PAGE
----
Although a growing number of Russians now exercise regularly, the overall figure remains low — only one-fourth of working women and less than one-third of working men are physically active. Are Russians just lazy or are gym memberships too expensive for them? Is there a shortage of fitness centres or are people simply too busy to work out? What can stimulate people to adopt a more active lifestyle, and is Russia up to international standards in this regard? Find the answers in a newly released study from HSE University. IQ.HSE selected 10 of the most interesting facts from that research.
Natalia Khorkina and Marina Lopatina, researchers with the HSE University Department of Applied Economics, examined how the level of physical activity among working Russians changed from 2011 to 2017. They analyzed the results of a survey of Russian men ages 25–60 and women ages 25–55 — who were either employees, self-employed or ran their own businesses — conducted by the Levada Center at the request of HSE University.
In 2011, approximately 20% of both women and men reported doing some form of physical exercise at least once a week. By 2017, that figure had grown only slightly among women — to 25% — but more substantially among men — to 31%.
The trend is positive, researchers noted, but the proportion of physically active working Russians remains below the European average.
To improve health, WHO experts recommend that adults devote at least 150 minutes per week to moderate-intensity physical exercise (e.g., standard push-ups, squats, slow running, brisk walking and relaxed cycling) or at least 75 minutes to high-intensity exercise (e.g., running, swimming, fast cycling, aerobics and team sports).
Almost 60% of physically active working Russian men engage in exercise or sport at least three times a week but for only a relatively brief 15–30 minutes. Most women in this category work out less frequently, but longer — from 30 to 60 minutes at a time.
Thirty-two per cent of women and 29% of men blamed a lack of free time for not exercising more. Next came laziness and insufficient funds to buy sporting equipment or gym memberships as justification. These were followed by a lack of interest or self-confidence, the belief that ‘I don’t need that’ and the habits of smoking and drinking as constraints to exercise. Only men cited the last two as factors preventing an active lifestyle.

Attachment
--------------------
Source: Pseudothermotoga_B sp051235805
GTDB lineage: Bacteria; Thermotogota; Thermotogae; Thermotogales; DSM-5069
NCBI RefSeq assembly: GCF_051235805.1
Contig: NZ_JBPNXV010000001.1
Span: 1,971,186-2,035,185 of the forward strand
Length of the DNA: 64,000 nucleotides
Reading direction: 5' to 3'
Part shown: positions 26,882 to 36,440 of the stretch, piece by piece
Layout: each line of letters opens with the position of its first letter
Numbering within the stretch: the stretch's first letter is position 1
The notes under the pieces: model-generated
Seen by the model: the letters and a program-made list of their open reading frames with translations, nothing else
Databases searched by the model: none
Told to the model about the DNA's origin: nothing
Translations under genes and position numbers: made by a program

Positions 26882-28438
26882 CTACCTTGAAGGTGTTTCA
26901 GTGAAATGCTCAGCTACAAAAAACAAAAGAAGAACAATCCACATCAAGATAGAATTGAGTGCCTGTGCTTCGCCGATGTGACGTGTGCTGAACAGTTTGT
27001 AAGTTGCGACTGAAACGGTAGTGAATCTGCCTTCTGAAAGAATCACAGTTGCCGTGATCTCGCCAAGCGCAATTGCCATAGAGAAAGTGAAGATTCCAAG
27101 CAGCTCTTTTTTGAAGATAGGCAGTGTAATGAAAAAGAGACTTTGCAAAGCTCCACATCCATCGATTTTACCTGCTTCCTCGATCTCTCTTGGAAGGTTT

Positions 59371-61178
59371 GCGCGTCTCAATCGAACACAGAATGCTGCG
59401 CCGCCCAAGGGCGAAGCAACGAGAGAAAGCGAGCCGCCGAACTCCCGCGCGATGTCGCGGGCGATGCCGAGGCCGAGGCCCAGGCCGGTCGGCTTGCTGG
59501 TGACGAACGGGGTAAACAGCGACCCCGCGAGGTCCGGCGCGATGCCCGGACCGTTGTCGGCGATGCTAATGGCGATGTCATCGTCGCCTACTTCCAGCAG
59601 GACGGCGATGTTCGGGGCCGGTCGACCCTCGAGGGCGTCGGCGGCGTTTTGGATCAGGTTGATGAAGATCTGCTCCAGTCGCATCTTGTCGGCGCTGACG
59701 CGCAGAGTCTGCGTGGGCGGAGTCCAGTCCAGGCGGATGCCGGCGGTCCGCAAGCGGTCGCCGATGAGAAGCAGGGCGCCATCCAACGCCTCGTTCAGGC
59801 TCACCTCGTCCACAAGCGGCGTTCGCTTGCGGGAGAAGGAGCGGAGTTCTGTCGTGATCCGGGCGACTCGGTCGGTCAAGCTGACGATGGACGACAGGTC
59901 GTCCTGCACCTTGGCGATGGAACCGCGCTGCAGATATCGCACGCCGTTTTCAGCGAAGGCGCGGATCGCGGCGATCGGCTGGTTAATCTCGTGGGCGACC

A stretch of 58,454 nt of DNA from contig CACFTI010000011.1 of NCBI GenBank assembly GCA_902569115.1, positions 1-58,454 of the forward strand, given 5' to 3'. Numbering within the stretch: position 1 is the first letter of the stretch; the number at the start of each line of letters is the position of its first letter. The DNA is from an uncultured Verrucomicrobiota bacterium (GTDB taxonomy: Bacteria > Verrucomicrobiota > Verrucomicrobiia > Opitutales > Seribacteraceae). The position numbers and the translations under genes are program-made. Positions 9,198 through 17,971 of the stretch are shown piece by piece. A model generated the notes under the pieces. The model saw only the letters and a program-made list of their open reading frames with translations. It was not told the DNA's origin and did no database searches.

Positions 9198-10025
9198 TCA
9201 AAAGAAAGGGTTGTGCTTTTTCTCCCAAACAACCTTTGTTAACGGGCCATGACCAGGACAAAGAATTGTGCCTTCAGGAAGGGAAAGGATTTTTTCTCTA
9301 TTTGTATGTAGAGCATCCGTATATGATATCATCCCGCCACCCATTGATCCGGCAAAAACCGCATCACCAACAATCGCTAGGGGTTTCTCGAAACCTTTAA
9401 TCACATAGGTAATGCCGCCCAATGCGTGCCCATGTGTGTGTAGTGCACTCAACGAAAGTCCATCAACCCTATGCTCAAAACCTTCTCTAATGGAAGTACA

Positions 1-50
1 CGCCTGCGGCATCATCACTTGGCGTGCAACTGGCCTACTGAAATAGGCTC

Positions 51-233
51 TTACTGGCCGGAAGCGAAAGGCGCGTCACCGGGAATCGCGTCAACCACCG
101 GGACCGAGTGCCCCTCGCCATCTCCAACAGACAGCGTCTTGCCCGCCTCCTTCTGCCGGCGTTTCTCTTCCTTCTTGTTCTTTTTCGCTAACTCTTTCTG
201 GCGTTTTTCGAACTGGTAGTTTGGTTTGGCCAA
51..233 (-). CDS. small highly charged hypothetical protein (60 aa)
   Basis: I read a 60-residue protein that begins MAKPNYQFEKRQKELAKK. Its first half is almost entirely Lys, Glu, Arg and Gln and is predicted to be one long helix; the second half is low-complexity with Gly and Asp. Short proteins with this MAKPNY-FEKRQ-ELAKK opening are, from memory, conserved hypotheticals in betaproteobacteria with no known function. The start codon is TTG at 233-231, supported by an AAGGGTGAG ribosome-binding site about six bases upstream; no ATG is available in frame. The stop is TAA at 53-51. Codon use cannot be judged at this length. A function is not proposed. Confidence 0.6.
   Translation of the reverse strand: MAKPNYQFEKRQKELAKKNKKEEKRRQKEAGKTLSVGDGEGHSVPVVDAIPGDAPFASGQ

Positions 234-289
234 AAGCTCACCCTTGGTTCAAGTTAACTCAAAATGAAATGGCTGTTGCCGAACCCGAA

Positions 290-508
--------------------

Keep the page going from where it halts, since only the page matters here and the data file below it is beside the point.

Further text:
Approximately 80% of the respondents who described their health as ‘poor’ do no physical exercise. That figure is not much better — 60% — among those who described their health as ‘good’ or ‘very good.’
Almost 100% of respondents are certain that Russia has plenty of fitness centres, playing fields and gyms, including at their places of work and study. Far from everyone makes use of them, however: approximately 60% of respondents said they prefer working out at home. Women least preferred workplace or university gyms and men cited swimming pools as their least favourite place to exercise.
Russians who go to fitness centres or play sports pay 1,000 rubles – 3,000 rubles per month on average for those activities. However, many avoid that cost by working out at home. As a result, the overwhelming majority of Russians do not consider physical exercise a strain on the family budget, and more than 80% say such activity costs them nothing at all.
The greater a person’s income, the more likely he or she is to be physically active. This is especially true of men. The survey found that in families earning 25,000 rubles ($400) per month or more per family member, 34% of the men and 30% of the women were involved in fitness and sports.
The more children a family has, the less time fathers devote to physical activity and sports, whereas the opposite is true of mothers, who devote the most time to these activities if they have three or more children.
Almost one in three respondents cited a lack of free time as a barrier to physical activity. But is that the case? The study found that work does not interfere: the number of physically active men and women — approximately 32% and 23% respectively — was the same whether they worked more or less than 40 hours per week.
City dwellers are more physically active than villagers: 1.3 times more among men and 1.1 times more among women. Those who live in large cities have greater access to developed sports infrastructure, workout groups and classes, athletic competitions, etc. At the same time, according to the researchers, 'the size of a city has practically no bearing on the proportion of physically active residents.' That is, the proportion of physically active residents is not a function of scale — whether a city has more than a million residents or is simply a regional centre — but of whether the person lives in a city or a non-urban setting.